REF: SLA039: This is a re-issue is the 1968 Professional Diver’s 300m Re-creation, which uses the historical Hi-Beat ref. 6215 as its direct inspiration. Also cased in Ever-Brilliant Steel, one has a screw-down crown is at 4:30 and a monocoque case construction. The case width is 44.8-mm and is fitted with a black unidirectional 60-minute diving bezel. It is worth mentioning here that this watch is an evolution of the GPHG-Award winning SLA025 from 2018, which was a recreation of Seiko’s first high beat 300 meters diver’s watch too.
On the edge of the dial is a slightly angled outer white minute ring, with applied circle and rectangular hour markers and another 3 o’clock date window. Passing over the dial are two Super-LumiNova-filled sword hands, with the 6215’s iconic red-dot seconds hand accompanying them. The same 8L55 self-winding caliber as in the previous model beats inside. Limited to 1,100 pieces, it will retail at $6,800.
REF: SLA041: The final model of the trilogy is a hat-tip to the historically-significant “Grandfather Tuna”, the Ref 6159-7010 from 1975. Back in the 1970s, this was the first diver’s watch of its kind – it had a titanium case with a distinctive ceramic shroud. The reissue this year opts for a traditional titanium case and only uses the new “Ever-Brilliant Steel” for its bezel. It maintains a whopping size on the wrist, at 52.4 mm in diameter and 17.2 mm in height. This model features a screw-down, 4:30-positioned crown, a thick, toothed unidirectional 60-minute bezel in black with white accents, and a black outer shell protected using a “super hard” coating. The case is depth-rated to 1,000 meters.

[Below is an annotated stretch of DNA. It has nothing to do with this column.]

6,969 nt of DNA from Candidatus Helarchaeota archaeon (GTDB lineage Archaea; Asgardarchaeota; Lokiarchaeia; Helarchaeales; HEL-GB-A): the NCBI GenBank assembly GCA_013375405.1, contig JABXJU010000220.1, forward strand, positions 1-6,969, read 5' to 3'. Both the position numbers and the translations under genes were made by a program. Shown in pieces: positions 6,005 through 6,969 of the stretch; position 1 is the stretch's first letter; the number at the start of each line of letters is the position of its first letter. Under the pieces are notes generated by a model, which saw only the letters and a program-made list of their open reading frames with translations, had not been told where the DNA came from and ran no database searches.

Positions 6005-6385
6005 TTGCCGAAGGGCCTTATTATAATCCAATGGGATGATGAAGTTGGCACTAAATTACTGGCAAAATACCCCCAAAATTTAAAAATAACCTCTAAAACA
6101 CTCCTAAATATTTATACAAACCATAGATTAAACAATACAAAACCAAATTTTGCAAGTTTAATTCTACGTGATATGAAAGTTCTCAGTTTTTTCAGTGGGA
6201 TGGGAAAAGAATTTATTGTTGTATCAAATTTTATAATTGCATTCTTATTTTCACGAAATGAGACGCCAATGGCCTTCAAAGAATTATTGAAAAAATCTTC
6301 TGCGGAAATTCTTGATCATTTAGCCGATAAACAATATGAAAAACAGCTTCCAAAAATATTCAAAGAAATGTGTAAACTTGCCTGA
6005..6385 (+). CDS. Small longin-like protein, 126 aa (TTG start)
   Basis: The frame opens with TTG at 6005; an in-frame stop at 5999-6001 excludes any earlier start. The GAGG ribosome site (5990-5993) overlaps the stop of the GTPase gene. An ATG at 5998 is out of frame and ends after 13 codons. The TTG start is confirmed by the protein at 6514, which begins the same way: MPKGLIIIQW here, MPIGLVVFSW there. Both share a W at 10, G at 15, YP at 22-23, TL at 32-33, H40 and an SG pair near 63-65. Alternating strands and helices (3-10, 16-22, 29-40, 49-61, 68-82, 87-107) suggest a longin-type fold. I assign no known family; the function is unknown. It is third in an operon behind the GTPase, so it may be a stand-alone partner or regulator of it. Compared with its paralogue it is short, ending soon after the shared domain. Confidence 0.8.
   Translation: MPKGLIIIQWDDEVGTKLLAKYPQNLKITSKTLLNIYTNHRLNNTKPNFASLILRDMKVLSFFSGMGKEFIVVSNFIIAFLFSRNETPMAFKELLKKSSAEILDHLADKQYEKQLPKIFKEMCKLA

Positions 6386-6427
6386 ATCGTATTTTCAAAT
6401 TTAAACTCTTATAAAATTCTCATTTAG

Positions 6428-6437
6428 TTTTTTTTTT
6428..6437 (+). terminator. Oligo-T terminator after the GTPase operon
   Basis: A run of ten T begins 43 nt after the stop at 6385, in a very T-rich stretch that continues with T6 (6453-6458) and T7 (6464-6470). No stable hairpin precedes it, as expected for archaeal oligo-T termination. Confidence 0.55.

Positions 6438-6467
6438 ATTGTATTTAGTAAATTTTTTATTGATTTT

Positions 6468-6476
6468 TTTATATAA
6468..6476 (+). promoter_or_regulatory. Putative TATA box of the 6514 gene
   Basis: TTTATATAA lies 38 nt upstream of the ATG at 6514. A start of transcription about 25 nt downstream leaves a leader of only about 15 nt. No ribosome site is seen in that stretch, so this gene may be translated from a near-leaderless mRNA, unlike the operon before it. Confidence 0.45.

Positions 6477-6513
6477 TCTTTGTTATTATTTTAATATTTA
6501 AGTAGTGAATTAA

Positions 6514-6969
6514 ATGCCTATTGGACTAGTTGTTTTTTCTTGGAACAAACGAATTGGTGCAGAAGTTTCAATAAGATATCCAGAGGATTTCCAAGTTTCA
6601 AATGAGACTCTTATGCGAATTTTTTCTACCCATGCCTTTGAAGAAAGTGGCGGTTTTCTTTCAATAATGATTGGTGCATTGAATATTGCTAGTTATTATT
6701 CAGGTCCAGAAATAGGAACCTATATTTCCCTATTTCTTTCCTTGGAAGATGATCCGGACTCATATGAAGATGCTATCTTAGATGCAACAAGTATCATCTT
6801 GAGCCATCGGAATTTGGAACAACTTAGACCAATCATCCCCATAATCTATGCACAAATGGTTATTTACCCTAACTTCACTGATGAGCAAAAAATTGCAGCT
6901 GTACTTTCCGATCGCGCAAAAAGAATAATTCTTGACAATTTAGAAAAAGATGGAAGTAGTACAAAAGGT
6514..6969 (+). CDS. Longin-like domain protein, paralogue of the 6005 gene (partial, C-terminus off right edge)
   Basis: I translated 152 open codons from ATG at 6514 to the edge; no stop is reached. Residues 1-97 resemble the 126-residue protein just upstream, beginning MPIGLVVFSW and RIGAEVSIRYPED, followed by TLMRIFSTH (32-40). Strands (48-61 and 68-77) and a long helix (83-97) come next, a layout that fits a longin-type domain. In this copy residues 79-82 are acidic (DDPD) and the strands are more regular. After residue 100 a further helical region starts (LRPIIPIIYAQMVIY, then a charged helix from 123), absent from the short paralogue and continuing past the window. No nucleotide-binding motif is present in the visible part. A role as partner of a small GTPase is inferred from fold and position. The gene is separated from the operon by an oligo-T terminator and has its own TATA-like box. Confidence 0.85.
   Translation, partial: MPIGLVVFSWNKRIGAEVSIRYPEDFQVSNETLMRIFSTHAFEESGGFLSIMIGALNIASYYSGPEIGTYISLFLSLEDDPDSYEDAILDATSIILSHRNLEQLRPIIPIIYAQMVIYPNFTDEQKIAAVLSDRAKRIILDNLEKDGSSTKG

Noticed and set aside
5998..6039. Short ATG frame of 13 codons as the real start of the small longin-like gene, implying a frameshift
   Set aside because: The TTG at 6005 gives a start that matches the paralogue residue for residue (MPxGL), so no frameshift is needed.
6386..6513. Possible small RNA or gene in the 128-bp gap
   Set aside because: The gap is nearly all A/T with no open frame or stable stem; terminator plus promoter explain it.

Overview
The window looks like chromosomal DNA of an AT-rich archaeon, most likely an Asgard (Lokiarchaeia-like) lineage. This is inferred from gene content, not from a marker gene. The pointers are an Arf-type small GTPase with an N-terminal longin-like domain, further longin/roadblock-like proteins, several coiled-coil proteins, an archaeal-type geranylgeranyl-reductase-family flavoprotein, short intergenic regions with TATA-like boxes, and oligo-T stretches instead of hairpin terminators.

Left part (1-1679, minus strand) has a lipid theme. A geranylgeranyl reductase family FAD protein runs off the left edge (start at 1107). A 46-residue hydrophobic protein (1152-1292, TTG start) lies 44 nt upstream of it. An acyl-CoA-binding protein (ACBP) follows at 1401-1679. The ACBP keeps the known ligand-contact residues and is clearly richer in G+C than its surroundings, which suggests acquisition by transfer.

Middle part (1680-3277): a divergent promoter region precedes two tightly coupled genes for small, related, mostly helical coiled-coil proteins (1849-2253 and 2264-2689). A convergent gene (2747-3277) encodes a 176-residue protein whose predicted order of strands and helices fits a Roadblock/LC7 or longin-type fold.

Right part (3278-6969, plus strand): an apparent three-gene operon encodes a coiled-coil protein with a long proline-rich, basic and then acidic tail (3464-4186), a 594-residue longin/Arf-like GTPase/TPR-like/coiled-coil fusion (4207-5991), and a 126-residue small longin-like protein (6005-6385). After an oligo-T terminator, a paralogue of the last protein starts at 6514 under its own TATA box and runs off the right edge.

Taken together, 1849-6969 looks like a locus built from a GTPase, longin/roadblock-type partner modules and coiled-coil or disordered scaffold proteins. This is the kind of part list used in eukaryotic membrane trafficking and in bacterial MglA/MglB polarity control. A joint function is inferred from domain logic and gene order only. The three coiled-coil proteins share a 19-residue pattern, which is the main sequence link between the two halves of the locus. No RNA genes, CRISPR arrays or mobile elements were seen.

On the dial of the watch we see the continued use of the blue-grey color, along with a simple white outer minute ring, a traditional configuration of printed circle hour markers with a rounded triangle at the 12 o’clock position, and a small date window at the 3 o’clock. Passing over the dial are the Tuna’s traditional arrow and sword-style hands for the hour and minutes, with a simple pointer used for the seconds; just below these indicators are some of the watch’s details, like its magnetic resistance of 40,000 A/m printed in red, and its dive rating of 1000 meters, in white. It is powered by the automatic caliber 8L35, which beats at 28,800 vph and stores a 50-hour power reserve. Limited to 1,100 editions, it will sell for somewhat less, at $4,500.
REF: SPB149: This watch is a modern re-interpretation of the legendary 62MAS, the first Seiko diver’s from 1965. This neo-vintage model uses a 40.5 mm wide case made from stainless steel that’s been treated with an extra-hard coating. The case is topped by a unidirectional 60-minute diving bezel with a white triangle and uses a 3 o’clock screw-down crown. On the dial of the watch — which continues the use of the blue-grey color — we find a white outer minute ring, applied rectangular minute markers, and a darkly outlined 3 o’clock date window.
Passing over the dial are rectangular sword hour and minute markers, with a gold-toned rectangle-tipped lollipop hand for the running seconds. This model features the 6R35 automatic mechanism as its power source, hosting the slowest frequency among the new releases’ movements (21,600 vph), though consequently also offering the longest power reserve among them (70 hours). This will retail as the most affordable of the new releases, at $1,350, and will be the most widely available, limited to 5,500 pieces.